Almost three years after a local organization began its fight to end Gainesville support for mountaintop-removal coal mining, its work and advocacy are beginning to pay off: A city commissioner has joined the charge.
For years, activist group Gainesville Loves Mountains has been pushing for Gainesville Regional Utilities to stop using coal mined from the tops of the Appalachian Mountains. The practice uses less manpower but strips natural resources. The group asserts the process destroys the environment and nearby towns with explosions and contaminated water.
City Commissioner Lauren Poe, who said he has supported the initiative since 2008, will give a presentation in a commission meeting Thursday, where he will urge GRU to sever connections with mountaintop-removal coal. Instead, it could switch to deep-mined coal.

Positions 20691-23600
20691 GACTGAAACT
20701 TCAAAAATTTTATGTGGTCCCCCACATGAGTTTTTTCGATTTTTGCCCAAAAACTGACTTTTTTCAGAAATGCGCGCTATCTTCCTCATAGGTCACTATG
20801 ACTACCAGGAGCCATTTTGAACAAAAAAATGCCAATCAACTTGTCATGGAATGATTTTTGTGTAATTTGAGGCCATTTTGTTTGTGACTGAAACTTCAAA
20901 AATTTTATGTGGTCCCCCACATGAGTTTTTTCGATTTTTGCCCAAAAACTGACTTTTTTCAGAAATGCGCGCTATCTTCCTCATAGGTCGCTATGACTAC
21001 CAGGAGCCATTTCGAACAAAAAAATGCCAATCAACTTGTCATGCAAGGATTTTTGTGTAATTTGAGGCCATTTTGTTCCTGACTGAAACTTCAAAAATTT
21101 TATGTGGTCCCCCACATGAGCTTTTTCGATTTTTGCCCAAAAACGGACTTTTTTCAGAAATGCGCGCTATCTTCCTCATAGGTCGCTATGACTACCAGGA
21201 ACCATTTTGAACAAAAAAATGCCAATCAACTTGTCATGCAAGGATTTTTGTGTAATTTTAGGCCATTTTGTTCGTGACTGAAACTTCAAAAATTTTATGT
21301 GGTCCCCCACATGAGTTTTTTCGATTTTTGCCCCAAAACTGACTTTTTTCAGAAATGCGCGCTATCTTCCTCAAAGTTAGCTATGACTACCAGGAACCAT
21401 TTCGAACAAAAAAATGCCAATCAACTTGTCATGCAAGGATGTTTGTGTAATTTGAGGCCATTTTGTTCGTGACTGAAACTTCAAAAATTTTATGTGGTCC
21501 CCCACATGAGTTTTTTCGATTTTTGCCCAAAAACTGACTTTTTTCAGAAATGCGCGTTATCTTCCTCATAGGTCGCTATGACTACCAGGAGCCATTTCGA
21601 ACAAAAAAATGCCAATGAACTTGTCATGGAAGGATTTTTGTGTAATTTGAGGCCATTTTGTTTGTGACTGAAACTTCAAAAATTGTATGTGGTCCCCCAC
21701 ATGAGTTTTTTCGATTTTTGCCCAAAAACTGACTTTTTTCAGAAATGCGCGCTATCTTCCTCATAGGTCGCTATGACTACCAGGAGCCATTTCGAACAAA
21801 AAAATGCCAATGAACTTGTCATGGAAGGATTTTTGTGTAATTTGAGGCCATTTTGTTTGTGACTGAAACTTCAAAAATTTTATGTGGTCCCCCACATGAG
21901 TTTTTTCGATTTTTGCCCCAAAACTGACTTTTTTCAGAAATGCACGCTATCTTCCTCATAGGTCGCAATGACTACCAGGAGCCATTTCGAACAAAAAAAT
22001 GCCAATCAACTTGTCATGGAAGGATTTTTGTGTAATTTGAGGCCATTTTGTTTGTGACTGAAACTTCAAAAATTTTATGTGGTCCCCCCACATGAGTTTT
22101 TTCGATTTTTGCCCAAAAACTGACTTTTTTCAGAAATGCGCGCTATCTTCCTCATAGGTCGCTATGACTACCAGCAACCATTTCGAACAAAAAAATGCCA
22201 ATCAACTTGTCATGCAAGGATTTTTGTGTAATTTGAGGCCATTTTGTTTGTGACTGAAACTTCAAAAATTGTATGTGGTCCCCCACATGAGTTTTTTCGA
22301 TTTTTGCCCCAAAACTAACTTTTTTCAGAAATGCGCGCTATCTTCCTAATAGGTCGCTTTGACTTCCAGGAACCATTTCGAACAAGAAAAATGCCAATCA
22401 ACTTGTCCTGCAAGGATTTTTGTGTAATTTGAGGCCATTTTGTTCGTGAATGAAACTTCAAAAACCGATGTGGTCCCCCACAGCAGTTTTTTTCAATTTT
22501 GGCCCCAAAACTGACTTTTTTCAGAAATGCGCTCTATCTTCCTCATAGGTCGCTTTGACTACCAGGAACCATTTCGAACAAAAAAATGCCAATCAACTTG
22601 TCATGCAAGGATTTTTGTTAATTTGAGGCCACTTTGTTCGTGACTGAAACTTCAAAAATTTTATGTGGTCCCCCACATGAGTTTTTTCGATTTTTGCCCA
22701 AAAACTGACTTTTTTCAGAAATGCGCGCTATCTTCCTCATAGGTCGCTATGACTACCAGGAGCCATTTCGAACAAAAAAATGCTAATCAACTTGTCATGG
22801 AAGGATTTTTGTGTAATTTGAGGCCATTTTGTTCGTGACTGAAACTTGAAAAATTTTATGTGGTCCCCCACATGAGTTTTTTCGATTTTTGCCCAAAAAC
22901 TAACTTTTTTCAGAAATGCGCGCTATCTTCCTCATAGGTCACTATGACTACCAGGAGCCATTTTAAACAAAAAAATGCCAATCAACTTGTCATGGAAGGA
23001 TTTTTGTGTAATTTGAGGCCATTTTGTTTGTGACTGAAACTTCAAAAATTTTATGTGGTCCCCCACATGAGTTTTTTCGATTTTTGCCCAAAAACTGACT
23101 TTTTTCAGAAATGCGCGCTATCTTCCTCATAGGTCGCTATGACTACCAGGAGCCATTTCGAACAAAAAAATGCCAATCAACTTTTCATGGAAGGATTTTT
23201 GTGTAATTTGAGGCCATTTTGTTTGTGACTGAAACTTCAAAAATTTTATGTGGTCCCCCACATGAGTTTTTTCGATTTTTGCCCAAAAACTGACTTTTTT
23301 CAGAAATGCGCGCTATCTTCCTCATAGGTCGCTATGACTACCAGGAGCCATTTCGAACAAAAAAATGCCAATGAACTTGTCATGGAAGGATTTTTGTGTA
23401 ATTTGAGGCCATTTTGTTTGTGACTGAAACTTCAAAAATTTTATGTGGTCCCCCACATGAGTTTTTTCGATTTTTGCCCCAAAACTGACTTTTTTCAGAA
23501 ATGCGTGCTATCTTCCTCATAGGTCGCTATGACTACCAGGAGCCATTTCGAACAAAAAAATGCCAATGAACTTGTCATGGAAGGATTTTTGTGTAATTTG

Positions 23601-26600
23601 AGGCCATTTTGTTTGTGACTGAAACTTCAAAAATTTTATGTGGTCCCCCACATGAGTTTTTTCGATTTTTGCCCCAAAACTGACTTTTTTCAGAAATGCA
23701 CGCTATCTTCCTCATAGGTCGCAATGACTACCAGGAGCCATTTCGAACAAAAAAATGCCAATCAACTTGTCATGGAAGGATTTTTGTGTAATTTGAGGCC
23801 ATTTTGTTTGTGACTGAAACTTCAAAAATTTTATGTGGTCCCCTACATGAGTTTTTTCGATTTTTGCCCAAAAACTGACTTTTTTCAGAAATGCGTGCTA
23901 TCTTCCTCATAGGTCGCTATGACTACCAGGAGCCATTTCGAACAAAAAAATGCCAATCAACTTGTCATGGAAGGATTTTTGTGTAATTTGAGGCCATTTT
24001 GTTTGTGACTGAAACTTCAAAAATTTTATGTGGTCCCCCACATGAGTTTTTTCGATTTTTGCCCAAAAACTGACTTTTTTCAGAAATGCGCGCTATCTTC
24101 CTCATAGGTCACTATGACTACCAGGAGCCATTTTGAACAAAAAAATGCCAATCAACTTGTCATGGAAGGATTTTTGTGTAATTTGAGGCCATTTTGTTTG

Poe said one of the issues that could cause opposition is the possibility of a price increase.
But, Poe said, the proposed ordinance has a restriction written in that could curb increases.
“I think there’s starting to be concerns about upward rates or circumstances where deep-mined coal is more expensive than MTR coal,” he said. “Ultimately, I have a safeguard in there that says if deep-mined coal is more than 5 percent (more) expensive than MTR coal, then staff can bring that to city commission and can override that policy.”
Jason Fults, co-founder of Gainesville Loves Mountains, said the motion will be successful if four commissioners vote for it.
Fults said the “escape clause” in the motion gives the city flexibility.
“If GRU is complying with that, (only purchasing deep-mined coal) and it increases prices by more than 5 percent, they can come back to the city and ask about it on a case-by-case basis,” he said.
Fults said he thinks the ordinance will be successful if those who support the cause attend the meeting.
[A version of this story ran on page 5 on 4/14/2014 under the headline "City commissioner joins fight against GRU’s coal mining"]